Editorial: Santa Clara should stop electing police chief and city clerk

Editorial: Santa Clara should stop electing police chief and city clerk

No other city in California except Santa Clara still has an elected police chief. Less than 20% of the municipalities in the state have an elected city clerk.

It’s time to depoliticize the two jobs in Santa Clara. City voters in the March 5 election should professionalize the posts and move them into the 21st century by approving Measure A, regarding the city clerk, and Measure B, regarding the police chief.

The measures would hold the city clerk and police chief to the same standards as other city department heads. Appointed jobs hired by and accountable to the city manager. Subject to annual evaluations. Required to perform professionally to stay employed.

Under the current byzantine system, the police chief and city clerk stand for election every four years, but they’re usually unopposed. In between, and in elections when they have no challenger, they’re accountable to no one. And only city residents can run for the jobs.

Police chief pick

That means that, when it comes to the police chief, for example, while other cities can conduct nationwide searches for the best candidate, Santa Clara is stuck with only a handful of people who can meet the residency and law enforcement-experience requirements and are equipped to be chief.

Which helps explain why in six of the last nine elections dating back to 1988, the police chief selection was uncontested. Few can run. And when there are challengers on the ballot, it’s the sort of local government election in which voters are ill-equipped to make a well-informed decision and is, hence, ripe for special-interest manipulation.

The current chief, Patrick Nikolai, elected in 2020, had previously served for 18 years as the president of the Police Officers’ Association. In 2021, he received $524,000 in pay and benefits, according to Transparent California. The group’s data showed him to be the seventh highest compensated police chief in the state that year.

Little wonder that Nikolai opposes Measure B, which could lead to his losing his lucrative job. Little wonder that the Police Officers’ Association president also opposes the measure. It would undermine his group’s political power to sway the election.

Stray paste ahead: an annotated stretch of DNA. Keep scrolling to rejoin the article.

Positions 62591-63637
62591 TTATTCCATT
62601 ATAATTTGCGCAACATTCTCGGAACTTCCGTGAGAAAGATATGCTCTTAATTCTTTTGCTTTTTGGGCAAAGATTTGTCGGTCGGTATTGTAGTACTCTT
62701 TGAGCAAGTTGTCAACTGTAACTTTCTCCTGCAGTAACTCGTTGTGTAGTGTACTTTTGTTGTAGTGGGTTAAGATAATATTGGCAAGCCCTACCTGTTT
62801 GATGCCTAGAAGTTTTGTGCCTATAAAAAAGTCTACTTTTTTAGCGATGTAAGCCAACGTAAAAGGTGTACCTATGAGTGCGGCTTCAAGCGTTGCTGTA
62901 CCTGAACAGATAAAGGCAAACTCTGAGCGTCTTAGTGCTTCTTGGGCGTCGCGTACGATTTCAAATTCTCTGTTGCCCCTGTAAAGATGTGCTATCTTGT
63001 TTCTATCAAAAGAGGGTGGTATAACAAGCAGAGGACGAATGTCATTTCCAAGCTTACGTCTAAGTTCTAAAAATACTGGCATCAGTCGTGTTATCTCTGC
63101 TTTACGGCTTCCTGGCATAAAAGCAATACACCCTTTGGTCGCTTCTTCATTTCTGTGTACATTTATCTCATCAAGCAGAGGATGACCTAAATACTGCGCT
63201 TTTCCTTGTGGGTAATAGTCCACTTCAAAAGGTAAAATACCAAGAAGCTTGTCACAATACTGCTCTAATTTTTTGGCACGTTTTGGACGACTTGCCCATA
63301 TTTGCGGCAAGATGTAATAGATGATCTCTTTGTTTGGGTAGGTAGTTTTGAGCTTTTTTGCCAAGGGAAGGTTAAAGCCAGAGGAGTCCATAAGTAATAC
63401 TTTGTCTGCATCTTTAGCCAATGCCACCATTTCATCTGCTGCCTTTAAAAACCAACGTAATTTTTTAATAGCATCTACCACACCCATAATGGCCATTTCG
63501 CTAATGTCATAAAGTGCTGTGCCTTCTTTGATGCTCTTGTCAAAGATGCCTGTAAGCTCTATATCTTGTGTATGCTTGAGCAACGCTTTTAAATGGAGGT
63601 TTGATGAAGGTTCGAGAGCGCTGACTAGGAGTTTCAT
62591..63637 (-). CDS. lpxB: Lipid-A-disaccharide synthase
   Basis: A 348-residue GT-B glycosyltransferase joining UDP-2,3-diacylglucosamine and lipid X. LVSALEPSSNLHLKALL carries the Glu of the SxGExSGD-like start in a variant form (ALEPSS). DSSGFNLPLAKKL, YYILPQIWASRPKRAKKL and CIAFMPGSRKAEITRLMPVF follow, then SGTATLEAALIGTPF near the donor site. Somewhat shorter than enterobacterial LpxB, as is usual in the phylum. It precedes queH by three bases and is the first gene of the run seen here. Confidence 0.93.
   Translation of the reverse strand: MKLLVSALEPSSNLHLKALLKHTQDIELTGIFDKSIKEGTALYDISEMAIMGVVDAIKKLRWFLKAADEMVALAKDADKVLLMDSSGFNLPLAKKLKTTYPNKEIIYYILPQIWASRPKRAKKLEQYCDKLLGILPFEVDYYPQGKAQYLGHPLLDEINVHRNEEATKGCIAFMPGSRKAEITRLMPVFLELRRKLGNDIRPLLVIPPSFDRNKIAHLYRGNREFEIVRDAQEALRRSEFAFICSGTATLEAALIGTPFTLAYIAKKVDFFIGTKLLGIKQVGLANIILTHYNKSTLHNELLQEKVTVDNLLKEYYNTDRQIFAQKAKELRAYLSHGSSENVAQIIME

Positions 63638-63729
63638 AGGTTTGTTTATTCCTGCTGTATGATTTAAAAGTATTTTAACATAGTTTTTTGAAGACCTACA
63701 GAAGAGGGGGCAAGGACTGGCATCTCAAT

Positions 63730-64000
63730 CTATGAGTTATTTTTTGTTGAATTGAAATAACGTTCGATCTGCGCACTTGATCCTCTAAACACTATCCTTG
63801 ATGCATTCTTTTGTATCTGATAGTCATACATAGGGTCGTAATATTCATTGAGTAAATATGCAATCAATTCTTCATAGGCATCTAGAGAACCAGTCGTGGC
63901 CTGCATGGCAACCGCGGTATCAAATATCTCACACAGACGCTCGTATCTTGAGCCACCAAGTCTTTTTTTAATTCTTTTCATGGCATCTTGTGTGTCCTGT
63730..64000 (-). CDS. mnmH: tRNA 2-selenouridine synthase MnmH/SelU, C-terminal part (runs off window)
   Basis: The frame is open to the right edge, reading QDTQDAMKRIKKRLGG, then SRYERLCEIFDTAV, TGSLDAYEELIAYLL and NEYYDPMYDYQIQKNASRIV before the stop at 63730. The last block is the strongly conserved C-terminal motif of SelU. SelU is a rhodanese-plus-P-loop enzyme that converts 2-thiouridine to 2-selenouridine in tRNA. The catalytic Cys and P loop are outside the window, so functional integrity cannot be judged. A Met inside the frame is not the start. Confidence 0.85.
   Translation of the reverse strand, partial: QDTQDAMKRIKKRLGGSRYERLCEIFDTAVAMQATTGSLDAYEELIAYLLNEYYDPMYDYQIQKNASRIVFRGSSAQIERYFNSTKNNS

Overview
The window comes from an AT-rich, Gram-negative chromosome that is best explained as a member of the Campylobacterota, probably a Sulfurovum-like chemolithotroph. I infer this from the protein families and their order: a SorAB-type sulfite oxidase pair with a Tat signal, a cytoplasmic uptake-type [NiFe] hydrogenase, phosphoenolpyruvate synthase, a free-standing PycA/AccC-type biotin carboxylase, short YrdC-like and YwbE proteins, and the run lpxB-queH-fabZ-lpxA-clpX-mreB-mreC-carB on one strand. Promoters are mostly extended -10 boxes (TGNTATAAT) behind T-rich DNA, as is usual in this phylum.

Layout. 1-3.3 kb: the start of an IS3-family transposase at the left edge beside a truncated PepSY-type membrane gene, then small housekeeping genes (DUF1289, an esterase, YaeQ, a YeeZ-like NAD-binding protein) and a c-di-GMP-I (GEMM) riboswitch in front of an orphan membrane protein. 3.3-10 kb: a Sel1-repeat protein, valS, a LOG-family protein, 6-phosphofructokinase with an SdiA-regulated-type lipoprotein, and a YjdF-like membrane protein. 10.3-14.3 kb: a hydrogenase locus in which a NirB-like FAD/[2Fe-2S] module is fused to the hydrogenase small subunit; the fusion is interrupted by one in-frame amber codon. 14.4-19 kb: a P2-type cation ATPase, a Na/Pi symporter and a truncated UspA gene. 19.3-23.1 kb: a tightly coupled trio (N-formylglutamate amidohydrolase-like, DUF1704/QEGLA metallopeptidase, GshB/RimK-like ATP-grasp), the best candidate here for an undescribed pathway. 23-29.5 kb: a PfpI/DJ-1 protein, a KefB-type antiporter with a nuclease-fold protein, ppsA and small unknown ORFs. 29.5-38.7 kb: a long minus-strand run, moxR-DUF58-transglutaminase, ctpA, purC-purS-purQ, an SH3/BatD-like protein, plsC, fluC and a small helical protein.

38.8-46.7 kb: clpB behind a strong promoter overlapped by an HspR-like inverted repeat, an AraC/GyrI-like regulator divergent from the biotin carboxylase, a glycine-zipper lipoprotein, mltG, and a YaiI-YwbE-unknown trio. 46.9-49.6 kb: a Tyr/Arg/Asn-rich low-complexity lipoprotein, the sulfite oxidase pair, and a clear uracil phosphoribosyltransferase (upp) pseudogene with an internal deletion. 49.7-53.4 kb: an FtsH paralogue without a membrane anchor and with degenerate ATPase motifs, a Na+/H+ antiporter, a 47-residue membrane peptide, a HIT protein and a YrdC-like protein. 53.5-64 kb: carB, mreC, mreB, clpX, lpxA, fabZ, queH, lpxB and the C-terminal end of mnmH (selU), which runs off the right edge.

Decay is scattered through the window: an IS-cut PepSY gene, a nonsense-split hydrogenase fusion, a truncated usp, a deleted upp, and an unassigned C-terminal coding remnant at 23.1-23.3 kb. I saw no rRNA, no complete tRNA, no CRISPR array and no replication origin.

Making matters worse, having an elected chief has created ridiculous lines of authority. The chief is elected while the two assistant police chiefs report to the city manager. And the city manager hires and disciplines officers.

In most cities, the police chief reports to the city manager, who in turn reports to the city council. That’s how it should be, insulating the chief’s job from politics while providing for ongoing performance accountability.

City clerk selection

While the stakes are not as great with the city clerk, the principles are similar: In six of the last 10 elections, the city clerk selection has been uncontested. The clerk is accountable to no one between elections. And he really doesn’t do much in the $1,500-a-month job.

The reality is that the assistant city clerk, who, you guessed it, reports to the city manager, does the heavy lifting.

If Santa Clara voters want to see what could go wrong with an elected city clerk, they need only look to the city of Pleasant Hill. Residents there discovered in 2014 that their clerk, Kim Lehmkuhl, had not been keeping minutes for over a year and instead spent her time sending out tweets about the meetings and whatever other political issues interested her.

Because Lehmkuhl was elected, there was no way to fire her without conducting an expensive and slow recall campaign. Thankfully, she eventually resigned to take a job out of town. Residents later that year voted to make the post an appointed one.

The current Santa Clara city clerk, Hosam Haggag, who has served since 2018, is ambivalent about whether voters should keep the elected city clerk post. He says he’s not sure how he will vote on Measure A, which would eliminate the elected post he currently holds. That alone is telling.

Then there’s the cost of the elections. The combined price of the citywide police chief and city clerk elections is roughly $300,000 each four-year cycle, depending on what else is on the ballot to share the cost.

If keeping the police chief and city clerk as elective posts made sense, the cost wouldn’t be a significant consideration. But because, money aside, the jobs should clearly be placed under the authority of the city manager, the added election cost just adds financial insult to a bad system.

Voters should pass measures A and B.